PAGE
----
Human Emotions and Behavior
Fear, greed, and herd instinct are terms that often come up when discussing the financial markets. This is because human emotions and behavior are largely responsible for price movements in the markets. A price chart, then, can be thought of as a graphical representation of emotions such as fear, greed, optimism and pessimism, and human behavior, such as herd instinct. Price charts illustrate how market participants react to future expectations. (Find out how your mindset can play a larger role in your success than market influences. Check out Trading Psychology and Discipline.)
Fear and greed, for example, are seen in the market participants' behavior outlined above. As price falls back to a support level, the traders who are already long will add to positions to make more money. Meanwhile, the traders who are short will buy to cover, because they are afraid of losing money. Herd instinct is also demonstrated in this example as traders tend to congregate near these support and resistance levels, further strengthening them.
Traders can also collectively experience a conditioned response, of sorts. Figure 3, which shows a daily chart of Eli Lilly (NYSE:LLY), shows how two previous price peaks formed resistance that reflects a significant uptrend. Traders who studied this chart and drew a trendline connecting the two price peaks that occurred in early August and mid-October of 2010 would have expected resistance once price finally reached the trendline's projected path. Indeed, this is what happened back in April 2011, as price met the trendline's path. Similarly, traders might expect to see support again when the price drops down near $33.50, since that price level provided strong support on at least three previous occasions.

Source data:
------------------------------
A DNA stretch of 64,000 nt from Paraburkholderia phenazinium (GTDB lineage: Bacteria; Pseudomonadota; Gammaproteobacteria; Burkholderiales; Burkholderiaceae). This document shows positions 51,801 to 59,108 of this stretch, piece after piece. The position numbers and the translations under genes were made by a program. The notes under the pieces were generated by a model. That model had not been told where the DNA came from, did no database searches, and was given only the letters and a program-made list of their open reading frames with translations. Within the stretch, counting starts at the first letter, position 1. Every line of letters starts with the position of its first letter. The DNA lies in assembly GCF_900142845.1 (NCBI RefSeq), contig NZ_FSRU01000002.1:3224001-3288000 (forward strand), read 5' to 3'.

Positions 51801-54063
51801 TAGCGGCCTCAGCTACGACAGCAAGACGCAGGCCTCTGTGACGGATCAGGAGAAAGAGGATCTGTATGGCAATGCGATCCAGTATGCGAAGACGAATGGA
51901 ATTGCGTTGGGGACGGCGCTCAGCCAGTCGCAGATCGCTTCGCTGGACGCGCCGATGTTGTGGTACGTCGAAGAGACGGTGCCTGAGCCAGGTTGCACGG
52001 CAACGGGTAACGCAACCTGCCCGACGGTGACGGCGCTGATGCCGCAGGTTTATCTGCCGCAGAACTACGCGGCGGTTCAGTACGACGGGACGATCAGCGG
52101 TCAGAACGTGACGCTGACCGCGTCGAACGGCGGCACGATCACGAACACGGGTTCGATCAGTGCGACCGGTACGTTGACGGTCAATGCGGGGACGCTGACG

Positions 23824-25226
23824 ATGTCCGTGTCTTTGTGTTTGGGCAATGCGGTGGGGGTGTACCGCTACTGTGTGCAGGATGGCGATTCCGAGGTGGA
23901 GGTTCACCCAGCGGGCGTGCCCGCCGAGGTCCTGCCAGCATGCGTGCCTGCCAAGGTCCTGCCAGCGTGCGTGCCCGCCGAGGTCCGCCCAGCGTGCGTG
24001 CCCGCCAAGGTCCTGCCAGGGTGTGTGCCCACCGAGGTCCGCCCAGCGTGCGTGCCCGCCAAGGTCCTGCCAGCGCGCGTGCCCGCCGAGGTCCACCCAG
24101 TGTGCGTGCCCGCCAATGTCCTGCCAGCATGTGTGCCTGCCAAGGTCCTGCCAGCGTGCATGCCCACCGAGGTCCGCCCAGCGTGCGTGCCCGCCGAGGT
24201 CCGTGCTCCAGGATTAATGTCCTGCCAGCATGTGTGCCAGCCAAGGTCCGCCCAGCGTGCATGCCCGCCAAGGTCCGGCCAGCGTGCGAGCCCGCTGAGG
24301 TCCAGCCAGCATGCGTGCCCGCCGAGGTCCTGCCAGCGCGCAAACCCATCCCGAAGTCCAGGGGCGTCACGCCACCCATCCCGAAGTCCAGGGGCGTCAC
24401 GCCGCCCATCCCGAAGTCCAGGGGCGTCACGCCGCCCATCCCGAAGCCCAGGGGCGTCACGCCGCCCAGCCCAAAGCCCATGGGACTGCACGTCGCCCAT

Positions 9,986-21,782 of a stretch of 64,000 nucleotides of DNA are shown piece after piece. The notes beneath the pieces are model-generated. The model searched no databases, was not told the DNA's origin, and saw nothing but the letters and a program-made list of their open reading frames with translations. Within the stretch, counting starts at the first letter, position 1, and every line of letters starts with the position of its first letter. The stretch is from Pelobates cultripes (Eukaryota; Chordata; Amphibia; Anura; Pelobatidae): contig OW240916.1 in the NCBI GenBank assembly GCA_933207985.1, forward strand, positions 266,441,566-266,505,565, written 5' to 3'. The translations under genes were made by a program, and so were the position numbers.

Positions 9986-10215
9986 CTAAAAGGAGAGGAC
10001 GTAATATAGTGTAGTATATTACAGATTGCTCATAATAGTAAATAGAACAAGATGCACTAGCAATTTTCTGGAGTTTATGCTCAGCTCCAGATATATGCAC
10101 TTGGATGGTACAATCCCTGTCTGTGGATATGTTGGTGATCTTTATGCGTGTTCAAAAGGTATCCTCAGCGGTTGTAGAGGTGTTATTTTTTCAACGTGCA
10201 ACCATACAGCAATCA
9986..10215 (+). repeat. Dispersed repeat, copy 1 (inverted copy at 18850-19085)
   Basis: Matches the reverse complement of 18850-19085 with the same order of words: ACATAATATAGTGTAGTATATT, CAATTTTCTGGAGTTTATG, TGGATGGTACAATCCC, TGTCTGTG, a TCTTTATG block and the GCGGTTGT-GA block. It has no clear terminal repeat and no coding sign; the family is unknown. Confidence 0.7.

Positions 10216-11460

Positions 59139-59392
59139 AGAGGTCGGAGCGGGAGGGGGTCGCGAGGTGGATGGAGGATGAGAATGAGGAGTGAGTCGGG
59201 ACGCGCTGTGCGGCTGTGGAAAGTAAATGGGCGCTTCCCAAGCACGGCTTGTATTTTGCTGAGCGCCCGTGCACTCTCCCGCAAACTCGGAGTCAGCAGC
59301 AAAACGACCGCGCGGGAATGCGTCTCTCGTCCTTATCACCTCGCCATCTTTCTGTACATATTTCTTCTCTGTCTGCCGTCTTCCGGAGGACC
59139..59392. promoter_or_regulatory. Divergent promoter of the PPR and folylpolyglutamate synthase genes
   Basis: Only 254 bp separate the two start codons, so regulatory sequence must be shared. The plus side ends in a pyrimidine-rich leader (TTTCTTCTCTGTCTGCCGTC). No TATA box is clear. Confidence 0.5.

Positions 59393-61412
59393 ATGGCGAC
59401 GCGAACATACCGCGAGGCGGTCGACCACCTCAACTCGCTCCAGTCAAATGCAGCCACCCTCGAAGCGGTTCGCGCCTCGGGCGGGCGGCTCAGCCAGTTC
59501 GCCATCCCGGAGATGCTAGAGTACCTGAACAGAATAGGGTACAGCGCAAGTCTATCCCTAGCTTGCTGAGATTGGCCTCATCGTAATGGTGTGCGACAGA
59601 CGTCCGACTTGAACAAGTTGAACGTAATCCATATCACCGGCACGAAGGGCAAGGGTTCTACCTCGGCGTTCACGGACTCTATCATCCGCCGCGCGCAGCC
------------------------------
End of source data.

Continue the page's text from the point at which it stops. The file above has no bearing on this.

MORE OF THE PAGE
Figure 4 further demonstrates this concept, as the price is drawn like a magnet to the trendline on a daily Berkshire Hathaway chart (NYSE:BRK.B). In this case, a down trendline acts repeatedly as resistance over the course of six months. Once the price is successful in breaking above the trendline, the line forms significant support over the next several months.
Emotional Price Levels
Other support and resistance levels that are influenced by human emotion include round numbers (since they are easy to remember), 52-week highs and lows, and historic events such as new market highs. Traders and investors tend to gravitate to these psychological price levels for several reasons. One is that these prices have been significant in the past and traders know they are likely to be again. Market participants often gauge future expectations based on what has happened in the past; if a support level worked in the past, the trader may assume that it will provide solid support again.
Another reason that emotional price levels are significant is they attract a lot of attention and create anticipation, which can lead to increased volume as more traders get ready to respond. New market highs, for example, create a buzz of excitement as traders imagine price going higher, with no previous resistance levels to slow it down. As the bulls take charge, the euphoria can result in a significant push above the previous high, typically with increased market participation, until the enthusiasm wanes and a new resistance level is established.
The Bottom Line
Support and resistance zones are utilized by technical analysts to study past prices and predict future market moves. These zones can be drawn using simple technical analysis tools, like horizontal lines or up/down trendlines, or by applying more advanced indicators, such as Fibonacci retracements. Market psychology plays a major role in a given instrument's price movement as traders and investors remember the past, react to changing conditions and anticipate future market movement. (Knowing what the market is thinking is the best way to determine what it will do next. To learn more, refer to Gauging Major Turns With Psychology.)